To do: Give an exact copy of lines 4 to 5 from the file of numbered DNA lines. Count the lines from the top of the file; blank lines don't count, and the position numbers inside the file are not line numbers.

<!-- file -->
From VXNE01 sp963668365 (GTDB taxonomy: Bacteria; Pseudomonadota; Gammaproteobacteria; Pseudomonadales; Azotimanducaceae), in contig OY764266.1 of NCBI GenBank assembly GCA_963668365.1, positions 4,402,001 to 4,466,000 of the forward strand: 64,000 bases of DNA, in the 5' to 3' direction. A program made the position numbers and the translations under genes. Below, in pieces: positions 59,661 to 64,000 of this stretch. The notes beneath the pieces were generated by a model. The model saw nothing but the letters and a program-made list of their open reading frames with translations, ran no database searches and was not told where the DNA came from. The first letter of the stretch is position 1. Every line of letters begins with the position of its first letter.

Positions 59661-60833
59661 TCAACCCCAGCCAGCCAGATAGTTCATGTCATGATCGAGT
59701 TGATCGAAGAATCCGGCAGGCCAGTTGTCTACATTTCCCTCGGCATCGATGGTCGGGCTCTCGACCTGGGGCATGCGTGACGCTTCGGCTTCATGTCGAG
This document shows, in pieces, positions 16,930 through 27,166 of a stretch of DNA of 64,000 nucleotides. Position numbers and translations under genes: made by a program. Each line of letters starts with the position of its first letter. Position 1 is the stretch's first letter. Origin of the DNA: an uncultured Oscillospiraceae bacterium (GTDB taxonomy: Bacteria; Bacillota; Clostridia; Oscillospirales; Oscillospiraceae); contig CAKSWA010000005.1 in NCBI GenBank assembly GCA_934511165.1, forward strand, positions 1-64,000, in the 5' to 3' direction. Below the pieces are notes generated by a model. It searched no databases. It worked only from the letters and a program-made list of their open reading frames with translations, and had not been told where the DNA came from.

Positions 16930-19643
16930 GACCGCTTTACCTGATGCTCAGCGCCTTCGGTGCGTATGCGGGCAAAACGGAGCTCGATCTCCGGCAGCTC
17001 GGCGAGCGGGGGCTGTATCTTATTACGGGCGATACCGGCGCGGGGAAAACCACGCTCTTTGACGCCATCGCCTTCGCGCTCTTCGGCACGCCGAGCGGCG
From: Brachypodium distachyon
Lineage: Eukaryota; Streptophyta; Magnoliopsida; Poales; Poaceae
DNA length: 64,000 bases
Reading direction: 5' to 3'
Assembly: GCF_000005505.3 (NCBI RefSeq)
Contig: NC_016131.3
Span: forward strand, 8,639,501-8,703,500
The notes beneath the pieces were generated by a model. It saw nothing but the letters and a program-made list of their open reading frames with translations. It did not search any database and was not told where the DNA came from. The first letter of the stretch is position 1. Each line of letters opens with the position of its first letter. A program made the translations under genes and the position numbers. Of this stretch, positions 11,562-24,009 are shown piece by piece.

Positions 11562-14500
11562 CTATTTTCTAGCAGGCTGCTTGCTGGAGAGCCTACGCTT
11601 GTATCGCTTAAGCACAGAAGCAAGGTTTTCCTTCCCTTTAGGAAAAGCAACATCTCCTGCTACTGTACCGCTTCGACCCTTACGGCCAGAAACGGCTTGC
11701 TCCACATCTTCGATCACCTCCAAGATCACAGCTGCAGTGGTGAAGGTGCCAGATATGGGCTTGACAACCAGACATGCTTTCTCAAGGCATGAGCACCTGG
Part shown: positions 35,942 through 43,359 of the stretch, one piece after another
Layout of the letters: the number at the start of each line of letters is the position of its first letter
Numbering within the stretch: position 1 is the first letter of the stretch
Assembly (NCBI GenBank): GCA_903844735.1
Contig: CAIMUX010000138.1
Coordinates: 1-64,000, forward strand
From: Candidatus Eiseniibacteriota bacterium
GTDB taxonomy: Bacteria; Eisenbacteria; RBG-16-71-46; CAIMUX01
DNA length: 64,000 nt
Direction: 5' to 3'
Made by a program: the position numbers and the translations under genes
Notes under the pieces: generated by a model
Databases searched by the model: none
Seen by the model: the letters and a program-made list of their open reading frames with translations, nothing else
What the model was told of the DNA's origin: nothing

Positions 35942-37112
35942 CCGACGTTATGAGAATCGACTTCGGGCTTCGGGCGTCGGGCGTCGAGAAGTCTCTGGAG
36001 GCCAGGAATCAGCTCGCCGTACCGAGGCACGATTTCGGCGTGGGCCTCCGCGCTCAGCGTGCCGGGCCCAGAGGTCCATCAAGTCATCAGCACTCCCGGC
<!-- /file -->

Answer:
59701 TGATCGAAGAATCCGGCAGGCCAGTTGTCTACATTTCCCTCGGCATCGATGGTCGGGCTCTCGACCTGGGGCATGCGTGACGCTTCGGCTTCATGTCGAG
This document shows, in pieces, positions 16,930 through 27,166 of a stretch of DNA of 64,000 nucleotides. Position numbers and translations under genes: made by a program. Each line of letters starts with the position of its first letter. Position 1 is the stretch's first letter. Origin of the DNA: an uncultured Oscillospiraceae bacterium (GTDB taxonomy: Bacteria; Bacillota; Clostridia; Oscillospirales; Oscillospiraceae); contig CAKSWA010000005.1 in NCBI GenBank assembly GCA_934511165.1, forward strand, positions 1-64,000, in the 5' to 3' direction. Below the pieces are notes generated by a model. It searched no databases. It worked only from the letters and a program-made list of their open reading frames with translations, and had not been told where the DNA came from.